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Concentration of Health Care Spending - 2012

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STATISTICAL BRIEF #449
September 2014
The Concentration and Persistence in the Level of Health
Expenditures over Time: Estimates for the U.S. Population, 20112012
Steven B. Cohen, PhD
Introduction
Estimates of health care expenses for the U.S. civilian noninstitutionalized
(community) population are critical to policymakers and others concerned with
access to medical care and the cost and sources of payment for that care. In
2012, health care expenses among the U.S. community population totaled $1.35
trillion. Medical care expenses, however, are highly concentrated among a
relatively small proportion of individuals in the community population. As
previously reported in 1996, the top 1 percent of the U.S. population accounted
for 28 percent of the total health care expenditures and the top 5 percent for
more than half. More recent data have revealed that over time there has been
some decrease in the extent of this concentration at the upper tail of the
expenditure distribution (Yu and Ezzati-Rice, 2005).
Using information from the Household Component of the Medical Expenditure
Panel Survey (MEPS-HC) for 2011 and 2012, this report provides detailed
estimates of the persistence in the level of health care expenditures over time.
Studies that examine the persistence of high levels of expenditures over time are
essential to help discern the factors most likely to drive health care spending and
the characteristics of the individuals who incur that spending. The MEPS-HC data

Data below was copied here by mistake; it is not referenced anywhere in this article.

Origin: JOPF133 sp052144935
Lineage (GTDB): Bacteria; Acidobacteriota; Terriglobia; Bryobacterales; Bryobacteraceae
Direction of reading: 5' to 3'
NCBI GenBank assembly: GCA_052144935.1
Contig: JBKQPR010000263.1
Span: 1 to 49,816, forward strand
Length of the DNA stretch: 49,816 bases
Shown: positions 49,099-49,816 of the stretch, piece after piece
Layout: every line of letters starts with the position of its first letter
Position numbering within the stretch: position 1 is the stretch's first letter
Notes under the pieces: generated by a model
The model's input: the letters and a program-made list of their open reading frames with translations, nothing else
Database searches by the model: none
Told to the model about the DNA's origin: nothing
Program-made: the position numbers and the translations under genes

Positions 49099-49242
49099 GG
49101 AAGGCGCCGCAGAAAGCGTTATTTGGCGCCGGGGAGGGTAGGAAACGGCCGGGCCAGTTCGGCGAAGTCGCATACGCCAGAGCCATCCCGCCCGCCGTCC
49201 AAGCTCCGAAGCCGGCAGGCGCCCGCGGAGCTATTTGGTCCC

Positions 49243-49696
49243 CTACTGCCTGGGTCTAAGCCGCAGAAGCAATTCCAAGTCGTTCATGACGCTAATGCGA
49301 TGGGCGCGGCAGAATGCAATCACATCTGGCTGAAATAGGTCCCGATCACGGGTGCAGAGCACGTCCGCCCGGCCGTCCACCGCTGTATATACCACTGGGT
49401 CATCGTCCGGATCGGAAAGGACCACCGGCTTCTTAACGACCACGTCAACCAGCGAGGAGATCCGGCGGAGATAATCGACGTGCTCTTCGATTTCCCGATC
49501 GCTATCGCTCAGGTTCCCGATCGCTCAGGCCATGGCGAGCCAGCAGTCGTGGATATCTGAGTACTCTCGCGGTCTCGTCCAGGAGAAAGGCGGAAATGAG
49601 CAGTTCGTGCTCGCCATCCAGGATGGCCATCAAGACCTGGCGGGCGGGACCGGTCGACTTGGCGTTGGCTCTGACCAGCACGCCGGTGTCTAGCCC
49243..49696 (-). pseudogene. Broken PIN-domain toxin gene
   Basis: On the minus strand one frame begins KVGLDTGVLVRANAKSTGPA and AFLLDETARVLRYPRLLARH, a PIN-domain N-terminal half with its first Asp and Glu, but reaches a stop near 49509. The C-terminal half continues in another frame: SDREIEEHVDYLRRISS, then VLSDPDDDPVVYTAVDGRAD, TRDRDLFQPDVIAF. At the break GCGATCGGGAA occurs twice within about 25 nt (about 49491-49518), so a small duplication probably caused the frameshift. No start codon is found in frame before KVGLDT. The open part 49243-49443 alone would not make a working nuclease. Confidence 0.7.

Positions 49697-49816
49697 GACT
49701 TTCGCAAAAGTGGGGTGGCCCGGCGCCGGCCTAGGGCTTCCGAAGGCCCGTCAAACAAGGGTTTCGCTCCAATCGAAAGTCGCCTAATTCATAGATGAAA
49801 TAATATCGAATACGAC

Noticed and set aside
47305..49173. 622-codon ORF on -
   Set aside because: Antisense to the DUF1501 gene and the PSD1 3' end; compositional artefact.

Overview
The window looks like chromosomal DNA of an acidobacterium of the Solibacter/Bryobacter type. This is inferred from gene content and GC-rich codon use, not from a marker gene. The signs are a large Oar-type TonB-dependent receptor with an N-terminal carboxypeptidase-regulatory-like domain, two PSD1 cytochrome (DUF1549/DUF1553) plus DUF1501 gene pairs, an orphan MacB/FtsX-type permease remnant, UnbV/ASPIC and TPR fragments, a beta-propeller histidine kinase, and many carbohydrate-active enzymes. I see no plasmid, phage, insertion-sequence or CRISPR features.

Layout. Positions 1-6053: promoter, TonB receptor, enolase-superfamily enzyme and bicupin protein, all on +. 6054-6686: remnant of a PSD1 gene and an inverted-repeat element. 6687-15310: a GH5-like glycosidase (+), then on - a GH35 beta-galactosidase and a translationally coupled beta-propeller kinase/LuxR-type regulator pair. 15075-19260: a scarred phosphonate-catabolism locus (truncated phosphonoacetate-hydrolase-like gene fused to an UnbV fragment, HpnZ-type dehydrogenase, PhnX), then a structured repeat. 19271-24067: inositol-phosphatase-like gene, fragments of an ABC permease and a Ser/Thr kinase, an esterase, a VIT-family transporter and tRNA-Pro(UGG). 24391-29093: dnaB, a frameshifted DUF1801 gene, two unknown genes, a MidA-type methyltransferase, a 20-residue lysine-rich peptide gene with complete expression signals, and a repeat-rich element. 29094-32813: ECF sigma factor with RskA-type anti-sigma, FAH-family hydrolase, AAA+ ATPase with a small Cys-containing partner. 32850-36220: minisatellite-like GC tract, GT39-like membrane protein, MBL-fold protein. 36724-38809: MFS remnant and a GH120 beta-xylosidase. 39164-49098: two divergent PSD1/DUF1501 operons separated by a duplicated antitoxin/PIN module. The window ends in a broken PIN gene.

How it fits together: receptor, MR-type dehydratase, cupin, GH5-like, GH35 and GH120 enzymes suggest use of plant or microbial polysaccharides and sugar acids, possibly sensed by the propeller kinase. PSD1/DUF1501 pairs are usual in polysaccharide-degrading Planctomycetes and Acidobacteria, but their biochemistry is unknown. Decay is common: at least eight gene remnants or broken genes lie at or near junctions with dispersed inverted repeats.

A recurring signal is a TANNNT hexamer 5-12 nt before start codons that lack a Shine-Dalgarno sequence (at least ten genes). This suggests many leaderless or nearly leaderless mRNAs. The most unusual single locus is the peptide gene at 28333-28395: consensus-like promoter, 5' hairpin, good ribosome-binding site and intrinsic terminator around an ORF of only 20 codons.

are particularly well suited for measuring trends in concentration and persistence.
All differences between estimates discussed in the text are statistically significant
at the 0.05 level unless otherwise noted.
Findings
In 2011, 1 percent of the population accounted for 21.5 percent of total health
care expenditures, and in 2012, the top 1 percent accounted for 22.7 percent of
total expenditures with an annual mean expenditure of $97,956. The lower 50
percent of the population ranked by their expenditures accounted for only 2.8
percent and 2.7 percent of the total for 2011 and 2012 respectively. Of those
individuals ranked at the top 1 percent of the health care expenditure distribution
in 2011 (with a mean expenditure of $92,825), 19.6 percent maintained this
ranking with respect to their 2012 health care expenditures (figure 1).
In both 2011 and 2012, the top 5 percent of the population accounted for nearly
50 percent of health care expenditures. Among those individuals ranked in the
top 5 percent of the health care expenditure distribution in 2011 (with a mean
expenditure of $42,228), approximately 35 percent retained this ranking with
respect to their 2012 health care expenditures (figure 1). Similarly, the top 10
percent of the population accounted for 65.3 percent of overall health care
expenditures in 2011 (with a mean expenditure of $27,927), and 41.5 percent of
this subgroup retained this top decile ranking with respect to their 2012 health
care expenditures. The data also indicate that a small percentage of the
individuals in the top percentiles in 2011 had expenditures for only one year
because they died, were institutionalized, or were otherwise ineligible for the
survey in the subsequent year.
Highlights